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California Attorney General Takes Aim at EPA Enforcement Plan

April 9, 2020, 8:00 PM

California’s top legal official is calling on the EPA to reconsider its decision to relax some enforcement of federal pollution laws during the coronavirus pandemic.

Attorney General Xavier Becerra, in a Thursday letter, criticized the Environmental Protection Agency’s March 26 announcement that it wouldn’t penalize companies if Covid-19, the disease caused by the coronavirus, prevents them from meeting certain environmental obligations, including monitoring and reporting pollution.

“By giving wide berth for pollution to go unmeasured and unaccounted for during this critical time, the EPA’s Noncompliance Policy will likely further endanger the public health and safety of communities exposed to that pollution and increase the likelihood that the most vulnerable Americans suffer the most serious consequences from the virus,” he wrote to EPA enforcement chief Susan Parker Bodine.

The Democratic attorney general is a persistent foe of the Trump administration, having filed more than 40 lawsuits challenging federal environmental policy moves in recent years.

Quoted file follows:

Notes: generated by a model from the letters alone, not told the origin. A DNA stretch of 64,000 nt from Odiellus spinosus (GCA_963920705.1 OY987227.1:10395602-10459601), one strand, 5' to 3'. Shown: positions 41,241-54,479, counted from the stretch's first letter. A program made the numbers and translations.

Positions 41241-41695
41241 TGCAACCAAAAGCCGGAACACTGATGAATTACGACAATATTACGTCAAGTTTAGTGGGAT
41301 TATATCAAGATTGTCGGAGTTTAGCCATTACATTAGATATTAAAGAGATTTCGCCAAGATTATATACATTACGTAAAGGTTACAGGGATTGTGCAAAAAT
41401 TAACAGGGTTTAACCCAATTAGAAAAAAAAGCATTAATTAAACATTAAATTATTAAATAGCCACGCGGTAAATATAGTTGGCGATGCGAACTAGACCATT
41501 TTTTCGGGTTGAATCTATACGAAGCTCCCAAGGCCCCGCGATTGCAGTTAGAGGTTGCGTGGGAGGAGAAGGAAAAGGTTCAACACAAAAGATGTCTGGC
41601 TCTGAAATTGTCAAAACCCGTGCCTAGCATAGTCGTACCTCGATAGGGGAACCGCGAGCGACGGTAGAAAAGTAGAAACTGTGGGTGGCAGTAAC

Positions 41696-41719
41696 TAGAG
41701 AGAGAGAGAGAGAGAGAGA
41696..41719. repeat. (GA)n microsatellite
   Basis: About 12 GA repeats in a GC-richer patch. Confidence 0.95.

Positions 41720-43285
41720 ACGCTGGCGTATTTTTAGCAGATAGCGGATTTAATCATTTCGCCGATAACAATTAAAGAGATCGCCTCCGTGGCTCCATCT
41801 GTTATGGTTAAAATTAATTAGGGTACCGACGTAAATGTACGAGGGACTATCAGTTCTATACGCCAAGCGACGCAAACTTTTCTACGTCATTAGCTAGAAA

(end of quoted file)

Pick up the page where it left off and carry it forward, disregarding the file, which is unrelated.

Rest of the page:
The EPA has defended its approach as a reasonable response to the pandemic, giving oversight officials and regulated companies the flexibility they need to comply with “stay at home” orders and other public health precautions.

Becerra is also throwing his weight behind an April 1 petition from environmentalists and public health groups that want the EPA to issue an emergency rule requiring public notice from companies that take advantage of the “enforcement discretion” policy.

Other states have had mixed reactions to the EPA’s enforcement plan, with some embracing the flexible approach and others vowing to continue aggressive oversight.

To contact the reporter on this story: Ellen M. Gilmer in Washington at

To contact the editors responsible for this story: Gregory Henderson at; Rebecca Baker at